If you were asked to show one photo that described what most of the world looked like it would be like the one below. The abyssal plain covers about 60% of the Earth’s surface. Found at depths below 2000 metres it is one of the least well known ecosystems on our planet.
Because it is so deep, so cold, and so isolated, scientists believed that climate change would not affect the abyssal plain. The latest research from a team led by Ken Smith of Monterey Bay Aquarium Research shows that this is not the case.
The abyssal plain goes through both short term and long term ecological changes not unlike other habitats. Based on 18 years of research they have found that life at their 4,000 and 5,000 metre deep sites was completely dependant on the life at the surface. As phytoplankton and other surface marine life die they become part of a slow ‘rain’ of food from above.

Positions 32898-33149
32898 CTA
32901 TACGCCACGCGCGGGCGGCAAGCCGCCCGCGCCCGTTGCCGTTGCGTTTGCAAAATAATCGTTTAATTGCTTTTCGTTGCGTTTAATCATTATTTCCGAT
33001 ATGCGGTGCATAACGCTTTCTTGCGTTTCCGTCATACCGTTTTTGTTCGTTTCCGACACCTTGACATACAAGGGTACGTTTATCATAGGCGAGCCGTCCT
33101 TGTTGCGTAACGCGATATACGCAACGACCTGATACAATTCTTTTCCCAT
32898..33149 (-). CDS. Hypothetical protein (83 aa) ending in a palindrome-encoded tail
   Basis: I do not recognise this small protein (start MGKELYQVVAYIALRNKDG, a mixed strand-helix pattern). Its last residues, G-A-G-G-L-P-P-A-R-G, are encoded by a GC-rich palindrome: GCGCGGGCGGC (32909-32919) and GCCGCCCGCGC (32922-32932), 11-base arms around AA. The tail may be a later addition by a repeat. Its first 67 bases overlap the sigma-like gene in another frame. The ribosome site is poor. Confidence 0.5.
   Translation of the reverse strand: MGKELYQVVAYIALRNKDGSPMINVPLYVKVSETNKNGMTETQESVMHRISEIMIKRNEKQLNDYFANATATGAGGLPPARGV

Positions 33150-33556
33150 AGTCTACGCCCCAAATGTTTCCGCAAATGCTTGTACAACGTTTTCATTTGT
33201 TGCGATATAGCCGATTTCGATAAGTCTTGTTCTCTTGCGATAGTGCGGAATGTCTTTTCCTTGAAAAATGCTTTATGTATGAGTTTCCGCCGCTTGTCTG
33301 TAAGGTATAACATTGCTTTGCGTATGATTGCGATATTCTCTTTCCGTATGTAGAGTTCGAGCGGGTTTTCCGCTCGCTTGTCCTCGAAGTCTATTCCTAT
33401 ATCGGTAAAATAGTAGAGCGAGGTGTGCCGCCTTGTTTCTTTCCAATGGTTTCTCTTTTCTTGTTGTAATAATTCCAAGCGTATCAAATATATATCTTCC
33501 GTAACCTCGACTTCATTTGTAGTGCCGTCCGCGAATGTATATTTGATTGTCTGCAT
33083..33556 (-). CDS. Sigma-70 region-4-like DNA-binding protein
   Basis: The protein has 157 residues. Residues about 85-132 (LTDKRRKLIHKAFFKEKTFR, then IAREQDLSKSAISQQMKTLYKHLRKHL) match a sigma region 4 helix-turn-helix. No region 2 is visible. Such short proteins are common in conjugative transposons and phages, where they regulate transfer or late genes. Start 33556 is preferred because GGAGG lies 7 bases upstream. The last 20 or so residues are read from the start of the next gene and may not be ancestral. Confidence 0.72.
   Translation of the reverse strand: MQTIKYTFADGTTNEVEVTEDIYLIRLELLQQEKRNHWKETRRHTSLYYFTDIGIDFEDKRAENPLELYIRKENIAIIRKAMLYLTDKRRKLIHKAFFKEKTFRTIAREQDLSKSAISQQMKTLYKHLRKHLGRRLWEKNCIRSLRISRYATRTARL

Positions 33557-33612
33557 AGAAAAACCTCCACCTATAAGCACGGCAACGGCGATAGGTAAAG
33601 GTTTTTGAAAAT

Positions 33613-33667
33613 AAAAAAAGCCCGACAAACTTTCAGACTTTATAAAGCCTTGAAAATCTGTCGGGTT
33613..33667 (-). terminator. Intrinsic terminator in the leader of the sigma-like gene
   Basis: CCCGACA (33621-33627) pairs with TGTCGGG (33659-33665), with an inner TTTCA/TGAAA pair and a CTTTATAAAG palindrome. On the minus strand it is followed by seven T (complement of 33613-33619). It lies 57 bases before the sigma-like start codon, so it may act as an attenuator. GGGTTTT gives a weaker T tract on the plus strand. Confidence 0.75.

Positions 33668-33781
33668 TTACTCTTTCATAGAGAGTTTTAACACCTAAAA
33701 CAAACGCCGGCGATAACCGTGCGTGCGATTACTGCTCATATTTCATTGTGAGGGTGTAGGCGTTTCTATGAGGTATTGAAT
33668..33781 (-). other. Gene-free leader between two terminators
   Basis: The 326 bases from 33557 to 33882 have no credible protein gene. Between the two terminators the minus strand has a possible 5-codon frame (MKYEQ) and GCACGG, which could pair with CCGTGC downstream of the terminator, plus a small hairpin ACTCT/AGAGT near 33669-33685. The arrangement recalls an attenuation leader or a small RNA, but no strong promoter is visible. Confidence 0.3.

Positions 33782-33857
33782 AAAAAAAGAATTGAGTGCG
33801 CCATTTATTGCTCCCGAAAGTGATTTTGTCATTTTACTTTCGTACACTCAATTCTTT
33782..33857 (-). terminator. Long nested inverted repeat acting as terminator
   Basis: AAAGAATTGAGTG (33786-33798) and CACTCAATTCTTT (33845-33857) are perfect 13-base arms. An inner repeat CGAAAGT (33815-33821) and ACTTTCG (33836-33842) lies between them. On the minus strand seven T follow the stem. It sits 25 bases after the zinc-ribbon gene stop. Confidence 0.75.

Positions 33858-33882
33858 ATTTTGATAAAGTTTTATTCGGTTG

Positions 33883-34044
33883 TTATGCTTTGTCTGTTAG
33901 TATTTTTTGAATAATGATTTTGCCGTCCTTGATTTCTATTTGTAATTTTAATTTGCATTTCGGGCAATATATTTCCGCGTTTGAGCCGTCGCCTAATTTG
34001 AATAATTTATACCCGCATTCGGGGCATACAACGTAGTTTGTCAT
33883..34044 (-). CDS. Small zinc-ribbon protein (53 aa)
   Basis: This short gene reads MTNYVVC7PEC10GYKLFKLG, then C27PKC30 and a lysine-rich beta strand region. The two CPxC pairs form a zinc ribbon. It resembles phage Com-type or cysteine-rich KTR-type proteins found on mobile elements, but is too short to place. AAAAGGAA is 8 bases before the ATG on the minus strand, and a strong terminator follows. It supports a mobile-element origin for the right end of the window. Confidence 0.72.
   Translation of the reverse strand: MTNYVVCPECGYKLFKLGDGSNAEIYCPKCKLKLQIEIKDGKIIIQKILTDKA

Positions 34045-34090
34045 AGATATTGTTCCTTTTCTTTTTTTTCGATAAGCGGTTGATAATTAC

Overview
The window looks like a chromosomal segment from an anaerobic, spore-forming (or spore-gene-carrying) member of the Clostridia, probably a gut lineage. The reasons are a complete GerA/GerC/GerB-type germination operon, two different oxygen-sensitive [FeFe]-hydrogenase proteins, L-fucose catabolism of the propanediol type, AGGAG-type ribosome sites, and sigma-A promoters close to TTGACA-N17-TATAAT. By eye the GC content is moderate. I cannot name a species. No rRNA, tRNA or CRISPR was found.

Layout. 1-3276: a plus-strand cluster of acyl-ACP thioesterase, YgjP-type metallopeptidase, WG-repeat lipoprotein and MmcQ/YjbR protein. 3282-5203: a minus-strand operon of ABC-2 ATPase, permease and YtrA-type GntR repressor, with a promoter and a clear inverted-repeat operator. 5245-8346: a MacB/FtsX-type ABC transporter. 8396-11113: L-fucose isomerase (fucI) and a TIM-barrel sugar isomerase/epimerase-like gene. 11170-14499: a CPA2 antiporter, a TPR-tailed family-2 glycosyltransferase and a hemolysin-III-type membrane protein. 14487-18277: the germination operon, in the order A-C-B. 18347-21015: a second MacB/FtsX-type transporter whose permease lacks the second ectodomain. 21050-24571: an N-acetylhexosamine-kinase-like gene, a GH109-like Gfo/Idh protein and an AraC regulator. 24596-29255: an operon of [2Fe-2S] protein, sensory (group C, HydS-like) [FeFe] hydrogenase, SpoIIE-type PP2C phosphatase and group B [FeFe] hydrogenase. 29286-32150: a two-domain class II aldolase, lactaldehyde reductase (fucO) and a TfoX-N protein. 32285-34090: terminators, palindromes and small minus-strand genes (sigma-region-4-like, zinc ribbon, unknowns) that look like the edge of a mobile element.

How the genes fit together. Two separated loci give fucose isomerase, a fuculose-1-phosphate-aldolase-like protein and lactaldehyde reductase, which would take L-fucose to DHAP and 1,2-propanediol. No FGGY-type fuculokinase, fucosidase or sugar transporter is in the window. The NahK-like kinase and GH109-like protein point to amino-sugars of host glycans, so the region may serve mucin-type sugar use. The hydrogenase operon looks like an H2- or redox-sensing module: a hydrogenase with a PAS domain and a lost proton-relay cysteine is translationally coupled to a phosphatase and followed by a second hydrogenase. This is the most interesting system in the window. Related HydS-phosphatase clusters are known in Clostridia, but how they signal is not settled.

The deep sea "Dumbo" octopus
Changes in the surface waters can have huge effects on how much food falls to the bottom. As shallow water lie dies it sinks and may be eaten and re-eaten several times before it reaches the abyss. The trip from surface to seafloor could take months or even years. It is estimated that less than 5% of the surface food reaches the bottom.
Crinoids (related to starfish)
Studies show that small changes at the surface can affect available food at the bottom by a factor of ten. Scientists have been able to track the 1997-98 El Nino event that caused some abyssal animals to virtually disappear while others increased.
The incredible glass squid
According to Smith, "Essentially, deep-sea communities are coupled to surface production. Global change could alter the functioning of these ecosystems and the way carbon is cycled in the ocean."
The scientists suggest that the abyssal plain could best be studied using underwater robots and ocean floor automated instrument stations. The technology is there to establish a world wide abyssal monitoring program. If we don’t move quickly we wont have the base-line information needed to understand global warming in the deep sea.